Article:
NAVIGATION

Steps to Take if You Have a Child Who Often Wanders Away

Categories: ASD and DD, Child-focused



 

By Brittany Juban, Ph.D., BCBA-D, LABA

One of the most frightening experiences a parent can have is discovering that a child has suddenly gone missing. Elopement (wandering away or moving from a designated area without consent) is a common concern for all parents, but those who have children diagnosed with autism spectrum disorder (ASD) are more likely to have this experience than parents of neurotypical children.

In a 2012 study published in Pediatrics, 49% of children with ASD were reported to have eloped at least once after age 4. Furthermore, 26% of children eloped long enough to cause parental concern and were in danger of drowning or a traffic injury.

Whether it occurs in a grocery store, out at the park, or even in your own backyard, elopement is associated with many risks including increased likelihood of injury or death. In fact, 91% of total deaths of children (up to 14 years old) with ASD in the United States between 2009 and 2011 were from accidental downing after the child had eloped (Interactive Autism Network, 2011). It is not surprising that more than half of parents of children with ASD surveyed reported that elopement is the most stressful behavior exhibited by their sons and daughters.

You can use the principles of applied behavior analysis, or ABA, to develop a few strategies to help you address this concerning behavior.

First, establish some safeguards.
  • If your child is likely to elope outside while at home, installing alarms or bells on the windows and doors may help to alert you and your family members if your child tries to leave the house.
  • Consider enrolling your child in a water safety class or swimming lessons. Many communities offer specialized swim classes tailored to children who may need additional supports.
  • Have your child wear a medical ID bracelet if he or she may have difficulty relaying important information to other adults or emergency responders if he or she becomes lost.
Next, create safe habits.
  • Establish a set of basic rules with your child that cover when it is appropriate to leave your home as well as how you expect him or her to behave out in the community.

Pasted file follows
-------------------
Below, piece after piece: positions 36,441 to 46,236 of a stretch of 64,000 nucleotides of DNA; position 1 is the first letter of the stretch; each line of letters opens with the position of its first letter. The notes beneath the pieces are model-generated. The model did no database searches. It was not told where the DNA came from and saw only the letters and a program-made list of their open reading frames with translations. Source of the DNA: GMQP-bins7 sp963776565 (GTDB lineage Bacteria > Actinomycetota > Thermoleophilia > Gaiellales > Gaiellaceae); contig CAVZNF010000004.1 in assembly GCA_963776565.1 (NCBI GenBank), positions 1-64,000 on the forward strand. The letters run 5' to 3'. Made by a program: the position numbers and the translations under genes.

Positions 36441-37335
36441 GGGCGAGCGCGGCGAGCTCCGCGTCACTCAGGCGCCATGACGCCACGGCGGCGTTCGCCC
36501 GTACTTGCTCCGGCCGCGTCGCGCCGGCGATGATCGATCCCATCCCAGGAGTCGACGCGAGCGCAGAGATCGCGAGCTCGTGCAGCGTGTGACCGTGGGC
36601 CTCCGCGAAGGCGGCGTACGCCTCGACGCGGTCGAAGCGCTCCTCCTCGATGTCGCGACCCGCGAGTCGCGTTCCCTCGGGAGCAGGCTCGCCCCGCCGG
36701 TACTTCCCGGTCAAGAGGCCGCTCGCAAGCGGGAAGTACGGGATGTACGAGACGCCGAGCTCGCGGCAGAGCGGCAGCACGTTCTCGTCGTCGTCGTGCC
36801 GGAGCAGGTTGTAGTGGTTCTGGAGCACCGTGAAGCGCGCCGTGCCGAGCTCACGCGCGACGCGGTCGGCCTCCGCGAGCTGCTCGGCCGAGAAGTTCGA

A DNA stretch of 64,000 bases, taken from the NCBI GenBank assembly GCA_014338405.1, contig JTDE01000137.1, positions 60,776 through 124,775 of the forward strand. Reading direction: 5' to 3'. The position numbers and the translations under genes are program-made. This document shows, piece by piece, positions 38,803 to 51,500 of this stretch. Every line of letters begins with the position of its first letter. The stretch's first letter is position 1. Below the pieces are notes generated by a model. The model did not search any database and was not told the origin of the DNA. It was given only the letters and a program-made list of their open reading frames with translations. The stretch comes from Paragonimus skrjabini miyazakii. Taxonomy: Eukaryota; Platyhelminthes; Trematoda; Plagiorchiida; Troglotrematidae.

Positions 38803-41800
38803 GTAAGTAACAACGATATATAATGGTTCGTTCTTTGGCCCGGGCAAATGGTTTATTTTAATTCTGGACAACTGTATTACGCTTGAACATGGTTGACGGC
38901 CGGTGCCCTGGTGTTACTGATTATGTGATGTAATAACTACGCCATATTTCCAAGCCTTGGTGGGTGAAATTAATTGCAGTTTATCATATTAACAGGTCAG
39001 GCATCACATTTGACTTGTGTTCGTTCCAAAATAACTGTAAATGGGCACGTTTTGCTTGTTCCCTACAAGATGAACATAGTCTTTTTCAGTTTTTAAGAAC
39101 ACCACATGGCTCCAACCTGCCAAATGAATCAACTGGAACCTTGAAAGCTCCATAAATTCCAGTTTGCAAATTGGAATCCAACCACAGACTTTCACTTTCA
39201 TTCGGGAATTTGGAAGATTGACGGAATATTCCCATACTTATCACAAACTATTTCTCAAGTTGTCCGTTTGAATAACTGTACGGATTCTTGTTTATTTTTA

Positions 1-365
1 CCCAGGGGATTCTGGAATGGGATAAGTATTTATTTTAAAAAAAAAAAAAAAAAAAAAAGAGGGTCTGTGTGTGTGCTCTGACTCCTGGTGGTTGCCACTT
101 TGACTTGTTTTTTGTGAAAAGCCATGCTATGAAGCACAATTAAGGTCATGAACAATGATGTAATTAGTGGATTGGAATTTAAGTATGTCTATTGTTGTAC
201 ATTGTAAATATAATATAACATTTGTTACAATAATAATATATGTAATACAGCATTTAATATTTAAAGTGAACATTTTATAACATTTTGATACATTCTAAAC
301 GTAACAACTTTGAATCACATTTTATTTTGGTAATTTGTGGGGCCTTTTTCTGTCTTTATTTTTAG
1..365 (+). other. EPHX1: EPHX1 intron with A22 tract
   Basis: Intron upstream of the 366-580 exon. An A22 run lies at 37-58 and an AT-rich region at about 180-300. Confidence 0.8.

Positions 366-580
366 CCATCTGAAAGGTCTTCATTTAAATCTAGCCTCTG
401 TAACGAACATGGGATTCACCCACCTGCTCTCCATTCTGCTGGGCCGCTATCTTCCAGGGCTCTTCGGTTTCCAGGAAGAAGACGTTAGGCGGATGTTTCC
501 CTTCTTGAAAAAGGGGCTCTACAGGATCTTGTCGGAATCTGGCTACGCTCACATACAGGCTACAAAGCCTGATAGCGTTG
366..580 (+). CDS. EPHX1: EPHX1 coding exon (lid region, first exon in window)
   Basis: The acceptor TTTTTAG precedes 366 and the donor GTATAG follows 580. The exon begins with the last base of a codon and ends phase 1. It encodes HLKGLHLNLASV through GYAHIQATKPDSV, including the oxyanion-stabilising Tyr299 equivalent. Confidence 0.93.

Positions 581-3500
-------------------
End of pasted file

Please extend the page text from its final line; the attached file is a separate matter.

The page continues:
• Take the time to practice these rules with your child, and don’t forget to provide reinforcement for good behavior. For example, you might consider giving a special snack or extra screen time when your child follows the rules at the grocery store. Start with short trips that are easy to manage before working your way up to more challenging outings.
  • Always be aware of your surroundings. Take the time to scan the environment to identify exits, hazards, natural barriers, and items that might be aversive or tempting to your child. If you do this, you will be more prepared to respond quickly if necessary.
Finally, seek additional support.
  • A Board Certified Behavior Analyst (BCBA) can help you to develop an intervention tailored to your child and your family’s needs. Although there are many reasons why a child might elope, the top priority is to keep him or her safe. By conducting assessments, BCBAs can help you identify the reasons why your child is eloping and how to intervene effectively. BCBAs can also help train you to use different strategies and develop an emergency procedure so you always feel prepared.

Brittany Juban, Ph.D., BCBA-D, LABA is Clinical Director at the May Center School for Autism and Developmental Disabilities in West Springfield, Mass. She can be contacted at bjuban@mayinstitute.org.

May Institute is a nonprofit organization that is a national leader in the field of applied behavior analysis, serving individuals with autism spectrum disorder (ASD) and other developmental disabilities, brain injury and neurobehavioral disorders, and other special needs. Founded 65 years ago, we provide a wide range of exceptional educational and rehabilitative services across the lifespan. May Institute operates four schools for children and adolescents with ASD and other developmental disabilities, including one in West Springfield, Mass. For more information, call 800.778.7601 or visit www.mayinstitute.org.